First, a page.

Electronic-communication storage and retrieval has become a hot topic as major Wall Street firms, such as Merrill Lynch, have been accused of misleading investors and blurring the lines between research and investment-banking activities. How did these missteps come to light? Through analysis and review of electronic communications between analysts, customers and others.
Merrill Lynch and other financial firms are forced to maintain and store these communications in compliance with the Securities and Exchange Commission's Rule 17a-4 and National Association of Securities Dealers' rules 3010 and 3110. These rules require that all e-mails be preserved for a period of not less than six years, with the first two years in an easily accessible place. The rules also maintain that e-mails be preserved on non-rewrite able, non-erasable formats where the firm can automatically verify the quality and accuracy of the archiving process. Firms must also be able to provide full audits of the e-mail archive environment and be able to review both inbound and outbound e-mail content. These rules and recent calls for firms to comply with requests for email transcripts have prompted an increase in products for storing, maintaining, searching and organizing electronic communications within a firm.
KVS is one such vendor that offers e-mail retention and discovery services and is now releasing the latest addition to its product line, specifically targeted at financial-service firms at this year's show. The Enterprise Vault Compliance Accelerator provides proactive monitoring of e-mail content, as well as reporting for compliance reasons. The Compliance Accelerator is an add-on to KVS's Enterprise Vault for Microsoft Exchange product, which manages the archiving, retention and retrieval of documents and e-mail on Microsoft Exchange systems.
Nigel Dutt, co-founder and chief technology officer at KVS, explains that the Compliance Accelerator helps financial-services firms to perform regular audit checks on e-mail among employees to be sure, "that all of their people are behaving well and make sure that the Chinese wall between the desks is maintained and people aren't mis-communicating with each other." Dutt explains that companies might test about 1 percent of all mail on a daily basis to check for certain violations using words, phrases, etc.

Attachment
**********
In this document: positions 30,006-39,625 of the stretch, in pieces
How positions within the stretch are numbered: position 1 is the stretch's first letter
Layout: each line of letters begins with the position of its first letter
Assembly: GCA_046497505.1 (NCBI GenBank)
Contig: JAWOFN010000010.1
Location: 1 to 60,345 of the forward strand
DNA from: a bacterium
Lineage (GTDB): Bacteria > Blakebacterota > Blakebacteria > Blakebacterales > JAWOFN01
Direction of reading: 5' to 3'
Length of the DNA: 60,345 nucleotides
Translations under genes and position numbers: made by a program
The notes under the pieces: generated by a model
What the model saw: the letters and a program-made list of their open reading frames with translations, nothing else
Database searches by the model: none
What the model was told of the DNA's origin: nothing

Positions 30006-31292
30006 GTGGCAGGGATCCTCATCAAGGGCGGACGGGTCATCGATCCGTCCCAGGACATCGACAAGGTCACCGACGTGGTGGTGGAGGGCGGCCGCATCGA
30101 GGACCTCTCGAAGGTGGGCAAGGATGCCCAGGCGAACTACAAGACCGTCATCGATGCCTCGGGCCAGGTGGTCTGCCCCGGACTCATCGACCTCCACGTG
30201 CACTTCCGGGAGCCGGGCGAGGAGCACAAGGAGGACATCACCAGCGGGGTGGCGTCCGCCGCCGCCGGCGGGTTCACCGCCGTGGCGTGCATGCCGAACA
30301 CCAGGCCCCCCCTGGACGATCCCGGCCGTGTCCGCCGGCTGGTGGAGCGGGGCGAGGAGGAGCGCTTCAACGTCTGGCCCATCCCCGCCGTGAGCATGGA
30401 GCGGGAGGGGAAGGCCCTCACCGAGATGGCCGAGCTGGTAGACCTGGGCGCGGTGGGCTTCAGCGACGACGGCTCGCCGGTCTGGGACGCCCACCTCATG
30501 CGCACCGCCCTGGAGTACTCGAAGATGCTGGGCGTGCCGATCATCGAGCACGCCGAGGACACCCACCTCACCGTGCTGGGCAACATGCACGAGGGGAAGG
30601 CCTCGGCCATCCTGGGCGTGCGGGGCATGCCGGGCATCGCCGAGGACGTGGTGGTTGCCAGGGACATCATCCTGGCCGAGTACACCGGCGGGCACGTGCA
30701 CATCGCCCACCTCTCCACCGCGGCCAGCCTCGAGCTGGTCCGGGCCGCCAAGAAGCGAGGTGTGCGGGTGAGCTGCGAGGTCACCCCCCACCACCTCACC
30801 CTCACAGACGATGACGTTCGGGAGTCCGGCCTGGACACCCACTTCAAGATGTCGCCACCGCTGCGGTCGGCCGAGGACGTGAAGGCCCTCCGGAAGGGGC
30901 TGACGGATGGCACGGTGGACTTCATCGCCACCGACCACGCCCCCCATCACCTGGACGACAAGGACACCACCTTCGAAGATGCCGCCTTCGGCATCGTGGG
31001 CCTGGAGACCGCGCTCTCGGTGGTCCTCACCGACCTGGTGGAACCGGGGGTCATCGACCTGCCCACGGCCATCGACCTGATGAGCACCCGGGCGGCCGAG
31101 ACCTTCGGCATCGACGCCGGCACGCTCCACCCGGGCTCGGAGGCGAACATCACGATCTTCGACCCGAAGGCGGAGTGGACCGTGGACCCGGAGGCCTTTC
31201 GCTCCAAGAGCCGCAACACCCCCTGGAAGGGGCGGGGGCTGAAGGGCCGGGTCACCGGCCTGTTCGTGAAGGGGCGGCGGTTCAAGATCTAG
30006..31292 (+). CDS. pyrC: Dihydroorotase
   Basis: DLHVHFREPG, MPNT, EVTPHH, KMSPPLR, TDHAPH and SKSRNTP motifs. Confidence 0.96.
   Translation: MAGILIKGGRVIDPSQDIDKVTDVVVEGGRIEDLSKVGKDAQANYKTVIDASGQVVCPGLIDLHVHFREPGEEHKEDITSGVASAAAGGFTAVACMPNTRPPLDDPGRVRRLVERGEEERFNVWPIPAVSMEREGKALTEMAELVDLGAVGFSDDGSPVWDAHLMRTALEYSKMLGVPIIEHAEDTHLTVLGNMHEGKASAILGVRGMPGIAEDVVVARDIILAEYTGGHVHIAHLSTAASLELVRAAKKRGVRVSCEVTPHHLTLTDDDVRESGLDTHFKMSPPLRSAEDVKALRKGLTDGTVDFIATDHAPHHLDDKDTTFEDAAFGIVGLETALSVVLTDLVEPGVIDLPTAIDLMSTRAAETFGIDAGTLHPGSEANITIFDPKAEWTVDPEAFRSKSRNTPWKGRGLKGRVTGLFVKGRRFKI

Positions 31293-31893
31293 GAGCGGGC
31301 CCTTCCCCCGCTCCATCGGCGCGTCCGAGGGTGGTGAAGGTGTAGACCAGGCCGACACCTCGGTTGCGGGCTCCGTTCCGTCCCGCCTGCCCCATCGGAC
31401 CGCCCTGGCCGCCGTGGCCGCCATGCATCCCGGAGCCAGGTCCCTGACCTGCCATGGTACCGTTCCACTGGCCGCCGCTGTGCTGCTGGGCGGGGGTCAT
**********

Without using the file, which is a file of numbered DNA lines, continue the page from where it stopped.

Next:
These audits can be performed with either a random sampling on a regular basis, or on a certain group within the firm for a specific reason. "Say the investment bank is doing a flotation or an IPO for instance, then for the critical three weeks during that IPO, from when the road show is started to a week after they've put it on the market, they may do a targeted e-mail check that's looking specifically for the key word of the IPO and they may check 100 percent of the mail for a small target of people," says Dutt.
The scope of the e-mail review is defined by the user, such as a compliance officer, according to certain criteria including date, sender/recipient lists, internal and/or external mail or content search. The rule or rules are defined through a Web interface, with the sampling process taking place against the Enterprise Vault, an on-line, permanent, continuous archive of all e-mails. Once the review has been run and the e-mails collected, compliance officers, or those responsible for the review, can analyze the messages through a Web interface. The status of each message is tracked and action can be flagged for further review. The Compliance Accelerator also keeps an audit trail of the entire process in case of regulatory review.